# Evaluate $\sum_{n=1}^{\infty}\frac{1}{n^3+3 n^2+2 n}$

Summing this series from $0$ to $\infty$, the result is $\frac{1}{4}$. I tried a lot, but I could not get this result. I think it´s wrong.

Can anybody help me?

• from 1 to infinity perhaps division by 0 is not permitted Mar 26, 2013 at 11:24
• I get the answer $\frac{1}{4}$ on wolphram alpha. Mar 26, 2013 at 11:31
• You tag the question with partial-fractions. Might this give a hint for the answer? Mar 26, 2013 at 11:32

Hints - Partial Fractions:

$$n^3+3n^2+2n=n(n+1)(n+2)\Longrightarrow$$

$$\frac{1}{n^3+3n^2+2n}=\frac{1}{n(n+1)(n+2)}=\frac{1}{2n}-\frac{1}{n+1}+\frac{1}{2(n+2)}\Longrightarrow$$

$$\sum_{n=1}^\infty\frac{1}{n^3+3n^2+2n}=\left(\frac{1}{2}-\frac{1}{2}+\frac{1}{6}\right)+\left(\frac{1}{4}-\frac{1}{3}+\frac{1}{8}\right)=\ldots$$

Further hint: find the cancelation pattern in the above telescopic-ish series...

• Nice decomposition leading one. +1 Mar 26, 2013 at 11:56

\begin{aligned} \sum_{n \ge 1} \frac{1}{n(n+1)(n+2)} &= \sum_{n \ge 1} \int_0^1\int_0^1\int_0^1 x^{n-1}y^nz^{n+1}\;{dx}\;{dy}\;{dz} \\& = \int_0^1\int_0^1\int_0^1\sum_{n \ge 1} x^{n-1}y^nz^{n+1}\;{dx}\;{dy}\;{dz} \\ & = \int_0^1\int_0^1\int_0^1 \frac{z}{x}\sum_{n \ge 1} (xyz)^n\;{dx}\;{dy}\;{dz} \\& = \int_0^1\int_0^1\int_0^1\ \frac{yz^2}{1-xyz}\;{dx}\;{dy}\;{dz} \\ & = -\int_{0}^{1} \int_{0}^{1} z\log(1-zy)\;{dy}\;{dz} \\& = \int_{0}^{1} z+(1-z)\log(1-z)\;{dz} \\& = \frac{1}{4}. \end{aligned}

• Very nice solution! (+1) Mar 26, 2013 at 15:02
• @CliveNewstead Thank you! :] Mar 27, 2013 at 12:14

Partial fractions.

$$n^3+3n^2+2n=n(n+1)(n+2),$$ and thus $$\frac{1}{n^3+3n^2+2n} = \frac{A}{n}+\frac{B}{n+1}+\frac{C}{n+2}.$$

You can determine the numbers $A,B,C$ by comparing coefficients of powers of $n$.

If you do that you may find that most terms in your sum cancel.

• I tried this way, and I stopped in this partial fraction, I got A=1/2, B=-1 and C=1/2, and couldn´t finish, because I couldn´t find a telescopic serie. Mar 26, 2013 at 17:03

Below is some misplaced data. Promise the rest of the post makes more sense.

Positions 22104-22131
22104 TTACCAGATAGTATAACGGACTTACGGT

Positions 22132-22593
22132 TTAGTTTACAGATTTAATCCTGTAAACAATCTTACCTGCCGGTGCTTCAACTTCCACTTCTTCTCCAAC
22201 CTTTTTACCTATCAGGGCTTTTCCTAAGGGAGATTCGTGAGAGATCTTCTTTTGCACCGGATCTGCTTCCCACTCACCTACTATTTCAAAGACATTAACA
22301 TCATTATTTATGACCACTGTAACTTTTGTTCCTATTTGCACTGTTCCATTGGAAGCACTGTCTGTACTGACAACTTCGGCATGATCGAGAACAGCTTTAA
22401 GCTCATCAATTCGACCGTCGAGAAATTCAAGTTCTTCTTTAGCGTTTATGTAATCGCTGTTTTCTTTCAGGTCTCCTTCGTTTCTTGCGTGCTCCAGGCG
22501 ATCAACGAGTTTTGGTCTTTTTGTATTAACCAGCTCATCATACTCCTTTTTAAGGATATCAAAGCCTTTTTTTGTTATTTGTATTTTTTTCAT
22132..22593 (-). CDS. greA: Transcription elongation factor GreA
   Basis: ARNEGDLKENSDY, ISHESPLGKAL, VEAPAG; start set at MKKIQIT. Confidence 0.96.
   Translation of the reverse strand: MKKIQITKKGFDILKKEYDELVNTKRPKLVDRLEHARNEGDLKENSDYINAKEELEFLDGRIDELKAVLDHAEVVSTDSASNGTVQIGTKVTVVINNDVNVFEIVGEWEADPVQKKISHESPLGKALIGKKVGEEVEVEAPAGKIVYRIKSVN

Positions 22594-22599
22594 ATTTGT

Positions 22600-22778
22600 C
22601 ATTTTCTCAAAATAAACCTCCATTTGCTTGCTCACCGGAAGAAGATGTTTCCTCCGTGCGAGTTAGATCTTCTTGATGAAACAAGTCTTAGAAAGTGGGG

$$\frac{1}{n(n+1)(n+2)}=\frac{1}{n+2} \frac{1}{n(n+1)}=\frac{1}{n+2}\left( \frac{1}{n}- \frac{1}{n+1} \right) =\frac{1}{n(n+2)}-\frac{1}{(n+1)(n+2)}=\frac{1}{2}\frac{1}{n}-\frac{1}{n+1}+\frac{1}{n+2}-\frac{1}{n+1}$$

• Oh, please do use LaTeX when writing mathematics in this site. Directions can be found in the FAQ section. Mar 26, 2013 at 11:36
• Thanks DonAntonio, I was looking for this sintaxe! Mar 26, 2013 at 11:42

$\frac{1}{n(n+1)(n+2)} = \frac{1}{2(n+1)}(\frac{1}{n}-\frac{1}{n+2}) =$

$= \frac{1}{2n(n+1)} - \frac{1}{2(n+1)(n+2)}$

So the sum equals: $\displaystyle{\frac{1}{2\times1\times(1+1)} - \lim_{n\rightarrow +\infty}{\frac{1}{2n(n+1)}}} = \frac{1}{4}$

• Good answer thanks for it! Mar 26, 2013 at 17:01

We can avoid partial fraction and set up a telesoping series.

$\dfrac{1}{n(n+1)}=\dfrac{1}{n}-\dfrac{1}{n+1}$

Similarly, we have: $$\dfrac{1}{n(n+1)}-\dfrac{1}{(n+1)(n+2)}=\dfrac{2}{n(n+1)(n+2)}$$

Note, that this is immediately apparent if you've seen some finite calculus.

• This should be $n+2$, not $n+3$. Mar 26, 2013 at 14:39